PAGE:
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Home Analysis MRO Industry: Waiting for the Centre’s Magic Wand

MRO Industry: Waiting for the Centre’s Magic Wand

MRO Industry: Waiting for the Centre’s Magic Wand
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Above: Engineers at the Airworks MRO (file pic)/Photo:

By Shobha John

For members of the crucial MRO (Maintenance, Repair and Overhaul) industry, a positive government reaction to work in tandem with them was music to the ears. The industry, which maintains commercial and military planes through various checks and overhauls, has been plagued by inertia and a lackadaisical attitude from key stakeholders despite having passionate leaders in the forefront. This has put this industry, estimated to reach $1.2 billion in five years, in the doldrums. Shockingly, 90 percent of MRO work goes out of the country. No wonder India’s share in the global MRO business is just 1% while Sri Lanka, Malaysia and Singapore are walking off with the goodies.

In an effort to tide over the hurdles, a two-day conference, “OEM Support to Indian MRO”, was held in Delhi from December 4-5 which brought together government officials, accounting firms such as KPMG, big MRO companies such as Airworks and OEM (Other Equipment Manufacturers).

Like some other arms of civil aviation which haven’t got a fillip, the MRO sector has often been dismayed and confounded at the lack of interest shown by the government in providing it the necessary impetus —be it reducing back-breaking taxes, customs duties and airport taxes and decreasing GST rates and royalties of 13 percent upwards on gross turnover. Compare that to Sri Lanka where MRO work has zero taxation and Malaysia which doesn’t allow its planes to be serviced outside the country, thereby protecting its domestic industry. On the other hand, Indian MROs are paying 18% GST, forcing our domestic carriers to get their MRO work done outside.

It is, indeed, a crying shame that though India has high expertise in this area, there has been a lack of visionary thought, leading to brain drain. Though India is seen as the fastest growing aviation market, it is ironic that the MRO market which services these very planes is dying. The questions asked by the aggrieved MRO industry at the conference were: Why burden a struggling industry with more taxes, why can’t India protect its MRO market, why isn’t the government doing anything when there are investors with deep pockets wanting to invest in the MRO sector….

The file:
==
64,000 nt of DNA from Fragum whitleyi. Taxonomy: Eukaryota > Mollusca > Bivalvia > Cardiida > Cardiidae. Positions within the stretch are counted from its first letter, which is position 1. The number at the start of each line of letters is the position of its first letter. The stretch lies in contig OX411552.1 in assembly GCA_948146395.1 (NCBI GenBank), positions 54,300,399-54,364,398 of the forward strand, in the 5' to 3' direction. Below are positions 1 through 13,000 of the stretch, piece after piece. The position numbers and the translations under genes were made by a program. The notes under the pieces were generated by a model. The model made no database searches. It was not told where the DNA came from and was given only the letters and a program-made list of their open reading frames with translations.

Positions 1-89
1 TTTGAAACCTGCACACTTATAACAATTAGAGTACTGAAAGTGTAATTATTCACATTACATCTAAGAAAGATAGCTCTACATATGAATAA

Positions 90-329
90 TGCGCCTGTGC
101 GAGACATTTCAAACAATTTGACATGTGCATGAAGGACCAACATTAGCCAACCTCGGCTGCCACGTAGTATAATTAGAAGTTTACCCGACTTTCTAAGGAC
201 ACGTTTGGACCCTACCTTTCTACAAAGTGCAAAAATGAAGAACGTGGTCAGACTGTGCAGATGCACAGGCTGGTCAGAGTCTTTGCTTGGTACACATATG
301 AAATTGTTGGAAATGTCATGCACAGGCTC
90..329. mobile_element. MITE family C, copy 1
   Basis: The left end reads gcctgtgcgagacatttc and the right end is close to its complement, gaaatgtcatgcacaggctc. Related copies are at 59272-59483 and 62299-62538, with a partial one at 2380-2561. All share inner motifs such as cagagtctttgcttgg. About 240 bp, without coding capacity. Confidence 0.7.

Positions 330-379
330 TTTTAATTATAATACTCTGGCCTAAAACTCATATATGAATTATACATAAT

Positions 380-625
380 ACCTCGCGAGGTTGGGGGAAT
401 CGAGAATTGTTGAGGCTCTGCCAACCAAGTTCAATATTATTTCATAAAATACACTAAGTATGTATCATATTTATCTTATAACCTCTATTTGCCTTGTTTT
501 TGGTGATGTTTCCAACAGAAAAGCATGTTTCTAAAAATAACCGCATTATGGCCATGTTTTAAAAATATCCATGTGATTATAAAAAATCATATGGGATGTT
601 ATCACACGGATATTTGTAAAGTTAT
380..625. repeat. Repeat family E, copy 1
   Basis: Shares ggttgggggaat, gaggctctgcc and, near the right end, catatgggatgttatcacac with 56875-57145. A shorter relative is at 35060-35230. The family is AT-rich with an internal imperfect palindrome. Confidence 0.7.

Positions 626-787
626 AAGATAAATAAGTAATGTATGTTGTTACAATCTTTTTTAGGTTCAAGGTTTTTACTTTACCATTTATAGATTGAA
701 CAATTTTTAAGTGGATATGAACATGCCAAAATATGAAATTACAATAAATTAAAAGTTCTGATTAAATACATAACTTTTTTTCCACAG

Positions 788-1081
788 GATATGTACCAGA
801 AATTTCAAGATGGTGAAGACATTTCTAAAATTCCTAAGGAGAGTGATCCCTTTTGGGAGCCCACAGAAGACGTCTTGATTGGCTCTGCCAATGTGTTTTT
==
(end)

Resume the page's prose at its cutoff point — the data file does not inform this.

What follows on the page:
While Air India has had Boeing put in $100 million into its Nagpur facility, Airworks, India’s largest independent MRO provider has a presence in 23 cities. Other players include GMR, Max MRO, Indamer and Magnum Aviation.

Even as the industry wrung its hands at the lack of help from the government over the last few years, Amber Dubey, joint secretary in the Ministry of Civil Aviation (MoCA), and one of the speakers, gave a surprising assurance. He said the fillip the MRO industry was looking for was coming. “No longer would MRO business be exported; instead, business would come to India. This government is committed to making right the wrongs done to the aviation sector, including selling bilateral rights to other countries. It would be a level playing field for all from now on,” he said. India had been a slave to foreigners for long, said Dubey, and it was time it woke up to its true potential and shed its inertia. He assured all help to this industry and said the bureaucrats in the MoCA had taken cognisance of these fears and were working overtime to ease matters.

Ringing words, indeed, for which Dubey was given a standing ovation. It waits to be seen now if these promises will fructify or fall by the wayside as they have often in the past.

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